59. Parks CG, Cooper GS, Hudson LL, Dooley MA, Treadwell EL, St Clair EW, Gilkeson GS, Pandey JP. Association of Epstein-Barr virus with systemic lupus erythematosus: effect modification by race, age, and cytotoxic T lymphocyte-associated antigen 4 genotype. Arthritis Rheum 2005; 52:1148-1159.         [ Links ] 

60. McClain MT, Poole B, Bruner BF, Kaufman KM, Harley JB, James JA. An altered immune response to Epstein- Barr nuclear antigen 1 in pediatric SLE. Arthritis Rheum 2006; 54:360-368.         [ Links ] 

61. Rhodes G, Carson DA, Valbracht J, Houghten R, Vaughan JH. Human immune responses to synthetic peptides from the Epstein-Barr nuclear antigen. J Immunol 1985; 134:211-217.         [ Links ] 

62. Poole BD, James JA. Infection and autoimmunity. In: Tsokos GC, Gordon C, Smolen JS, editors. Systemic Lupus Erythematosus. Philadelphia: Elsevier Inc.; 2007. p. 143-155.         [ Links ] 

63. Huaux F. New developments in the understanding of immunology in silicosis. Curr Opin Allergy Clin Immunol 2007; 7:168-173.         [ Links ] 

64. Pernis B. Silica and the immune system. Acta Biomed 2005; 76(suppl 2):38-44.         [ Links ] 

65. Barbarin V, Nihoul A, Misson P, Arras M, Delos M, Leclercq I, Lison D, Huaux F. The role of pro - and anti-inflammatory responses in silica-induced lung fibrosis. Respir Res 2005; 6:112.         [ Links ] 

66. Migliaccio CT, Hamilton RF Jr, Holian A. Increase in a distinct pulmonary macrophage subset possessing an antigenpresenting cell phenotype and in vitro APC activity following silica exposure. Toxicol Appl Pharmacol 2005; 205:168-176.         [ Links ]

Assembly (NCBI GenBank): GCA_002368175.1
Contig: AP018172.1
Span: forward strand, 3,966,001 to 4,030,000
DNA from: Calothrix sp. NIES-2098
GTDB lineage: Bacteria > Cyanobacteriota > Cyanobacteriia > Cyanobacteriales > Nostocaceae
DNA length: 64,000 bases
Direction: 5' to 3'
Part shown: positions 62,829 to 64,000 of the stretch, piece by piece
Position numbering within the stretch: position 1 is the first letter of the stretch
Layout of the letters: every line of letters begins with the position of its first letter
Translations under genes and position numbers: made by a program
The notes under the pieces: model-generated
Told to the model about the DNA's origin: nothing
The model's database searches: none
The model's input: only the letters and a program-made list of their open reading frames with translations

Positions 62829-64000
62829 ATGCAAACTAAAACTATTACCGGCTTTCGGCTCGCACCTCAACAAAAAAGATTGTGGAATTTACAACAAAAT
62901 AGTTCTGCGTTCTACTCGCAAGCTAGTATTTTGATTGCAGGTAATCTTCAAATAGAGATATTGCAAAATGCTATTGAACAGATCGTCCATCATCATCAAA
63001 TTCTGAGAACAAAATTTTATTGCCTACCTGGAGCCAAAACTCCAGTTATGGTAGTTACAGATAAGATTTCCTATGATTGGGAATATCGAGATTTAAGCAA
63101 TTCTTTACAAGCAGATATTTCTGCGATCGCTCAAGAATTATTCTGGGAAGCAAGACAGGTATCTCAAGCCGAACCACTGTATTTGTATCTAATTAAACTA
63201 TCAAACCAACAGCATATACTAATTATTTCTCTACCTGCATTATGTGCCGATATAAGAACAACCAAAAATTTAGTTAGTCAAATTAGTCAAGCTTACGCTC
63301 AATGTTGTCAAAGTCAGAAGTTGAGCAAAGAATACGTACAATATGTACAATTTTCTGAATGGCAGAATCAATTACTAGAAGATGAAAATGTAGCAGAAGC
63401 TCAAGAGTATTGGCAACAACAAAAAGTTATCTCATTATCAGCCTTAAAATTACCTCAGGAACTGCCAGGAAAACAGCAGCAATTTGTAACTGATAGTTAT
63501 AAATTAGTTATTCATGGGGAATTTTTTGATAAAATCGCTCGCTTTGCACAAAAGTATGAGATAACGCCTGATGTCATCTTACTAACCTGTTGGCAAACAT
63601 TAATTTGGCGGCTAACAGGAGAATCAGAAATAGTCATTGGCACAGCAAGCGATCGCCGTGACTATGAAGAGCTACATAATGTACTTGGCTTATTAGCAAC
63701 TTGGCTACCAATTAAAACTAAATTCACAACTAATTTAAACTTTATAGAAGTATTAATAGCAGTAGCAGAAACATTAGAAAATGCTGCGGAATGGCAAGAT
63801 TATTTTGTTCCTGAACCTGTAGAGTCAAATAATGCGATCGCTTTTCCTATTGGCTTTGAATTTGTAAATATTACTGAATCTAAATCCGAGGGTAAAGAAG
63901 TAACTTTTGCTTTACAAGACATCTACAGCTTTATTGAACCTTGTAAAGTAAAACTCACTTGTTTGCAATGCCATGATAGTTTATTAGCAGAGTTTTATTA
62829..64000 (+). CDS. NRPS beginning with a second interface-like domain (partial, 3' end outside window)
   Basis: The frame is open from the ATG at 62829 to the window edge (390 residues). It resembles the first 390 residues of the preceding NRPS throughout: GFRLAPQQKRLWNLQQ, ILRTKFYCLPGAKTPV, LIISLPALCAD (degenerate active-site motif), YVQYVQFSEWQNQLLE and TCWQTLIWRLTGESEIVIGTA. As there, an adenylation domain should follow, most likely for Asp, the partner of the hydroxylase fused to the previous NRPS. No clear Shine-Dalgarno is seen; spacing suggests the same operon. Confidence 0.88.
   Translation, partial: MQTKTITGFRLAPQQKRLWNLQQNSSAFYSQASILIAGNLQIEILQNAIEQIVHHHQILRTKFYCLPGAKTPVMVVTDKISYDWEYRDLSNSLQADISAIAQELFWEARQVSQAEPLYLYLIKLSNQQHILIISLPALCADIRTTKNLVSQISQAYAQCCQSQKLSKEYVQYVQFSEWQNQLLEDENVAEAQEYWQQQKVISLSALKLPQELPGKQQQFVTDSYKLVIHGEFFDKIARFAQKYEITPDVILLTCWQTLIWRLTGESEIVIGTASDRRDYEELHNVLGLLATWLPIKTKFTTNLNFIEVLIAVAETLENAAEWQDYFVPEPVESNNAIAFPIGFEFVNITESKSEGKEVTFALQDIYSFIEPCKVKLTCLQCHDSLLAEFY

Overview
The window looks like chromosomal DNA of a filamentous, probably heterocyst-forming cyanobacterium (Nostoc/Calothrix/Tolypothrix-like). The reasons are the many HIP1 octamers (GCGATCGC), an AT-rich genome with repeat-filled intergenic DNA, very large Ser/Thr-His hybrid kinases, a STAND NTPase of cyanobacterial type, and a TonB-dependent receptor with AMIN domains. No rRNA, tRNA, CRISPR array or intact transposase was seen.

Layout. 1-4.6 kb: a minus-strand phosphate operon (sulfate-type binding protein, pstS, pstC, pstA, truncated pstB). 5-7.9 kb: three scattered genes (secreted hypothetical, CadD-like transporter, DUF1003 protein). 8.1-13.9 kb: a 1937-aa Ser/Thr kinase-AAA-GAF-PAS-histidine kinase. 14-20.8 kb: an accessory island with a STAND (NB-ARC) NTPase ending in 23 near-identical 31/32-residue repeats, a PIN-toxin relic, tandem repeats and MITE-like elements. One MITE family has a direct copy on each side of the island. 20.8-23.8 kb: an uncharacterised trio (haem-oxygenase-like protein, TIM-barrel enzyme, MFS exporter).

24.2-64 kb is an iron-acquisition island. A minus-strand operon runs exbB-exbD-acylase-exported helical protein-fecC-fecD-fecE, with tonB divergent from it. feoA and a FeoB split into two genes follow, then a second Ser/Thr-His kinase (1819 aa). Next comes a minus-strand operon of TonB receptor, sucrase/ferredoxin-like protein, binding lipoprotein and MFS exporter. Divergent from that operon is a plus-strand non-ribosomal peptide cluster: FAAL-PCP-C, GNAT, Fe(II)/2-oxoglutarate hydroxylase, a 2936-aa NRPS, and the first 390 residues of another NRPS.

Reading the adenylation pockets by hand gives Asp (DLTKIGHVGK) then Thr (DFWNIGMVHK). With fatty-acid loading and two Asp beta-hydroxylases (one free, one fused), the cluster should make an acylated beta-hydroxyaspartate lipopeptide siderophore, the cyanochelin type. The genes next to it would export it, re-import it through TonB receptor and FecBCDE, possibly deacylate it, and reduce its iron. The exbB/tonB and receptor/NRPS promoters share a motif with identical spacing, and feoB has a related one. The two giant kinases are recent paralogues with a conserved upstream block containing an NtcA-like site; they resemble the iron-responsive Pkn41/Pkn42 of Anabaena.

67. Misson P, van den Brule S, Barbarin V, Lison D, Huaux F. Markers of macrophage differentiation in experimental silicosis. J Leukoc Biol 2004; 76:926-932.         [ Links ] 

68. Rudofsky UH, Lawrence DA. New Zealand mixed mice: a genetic systemic lupus erythematosus model for assessing environmental effects. Environ Health Perspect 1999; 107(suppl 5):713-721.         [ Links ] 

69. Brown JM, Archer AJ, Pfau JC, Holian A. Silica accelerated systemic autoimmune disease in lupus-prone New Zealand mixed mice. Clin Exp Immunol 2003; 131:415-421.         [ Links ] 

70. Jindal SK, Agarwal R. Autoimmunity and interstitial lung disease. Curr Opin Pulm Med 2005; 11:438-446.         [ Links ] 

71. Brown JM, Swindle EJ, Kushnir-Sukhov NM, Holian A, Metcalfe DD. Silica-directed mast cell activation is enhanced by scavenger receptors. Am J Respir Cell Mol Biol 2007; 36:43-52.         [ Links ] 

72. Hamilton RF Jr, Thakur SA, Mayfair JK, Holian A. MARCO mediates silica uptake and toxicity in alveolar macrophages from C57BL/6 mice. J Biol Chem 2006; 281:34218-34226.         [ Links ] 

73. Beamer CA, Holian A. Antigen presenting cell population dynamics during murine silicosis. Am J Respir Cell Mol Biol 2007; 37:729-738.         [ Links ] 

74. Brown JM, Schwanke CM, Pershouse MA, Pfau JC, Holian A. Effects of rottlerin on silica-exacerbated systemic autoimmune disease in New Zealand mixed mice. Am J Physiol Lung Cell Mol Physiol 2005; 289:L990-L998.         [ Links ] 

75. Kurosu T, Tsuji K, Kida A, Koyama T, Yamamoto M, Miura O. Rottlerin synergistically enhances imatinib-induced apoptosis of BCR/ABL-expressing cells through its mitochondrial uncoupling effect independent of protein kinase C-delta. Oncogene 2007; 26:2975-2987.         [ Links ] 

76. Shukla A, Stern M, Lounsbury KM, Flanders T, Mossman BT. Asbestos-induced apoptosis is protein kinase C delta-dependent. Am J Respir Cell Mol Biol 2003; 29:198-205.         [ Links ] 

77. Pfau JC, Brown JM, Holian A. Silica-exposed mice generate autoantibodies to apoptotic cells. Toxicology 2004; 195:167-176.         [ Links ] 

78. Delgado L, Parra ER, Capelozzi VL. Apoptosis and extracellular matrix remodelling in human silicosis. Histopathology 2006; 49:283-289.         [ Links ]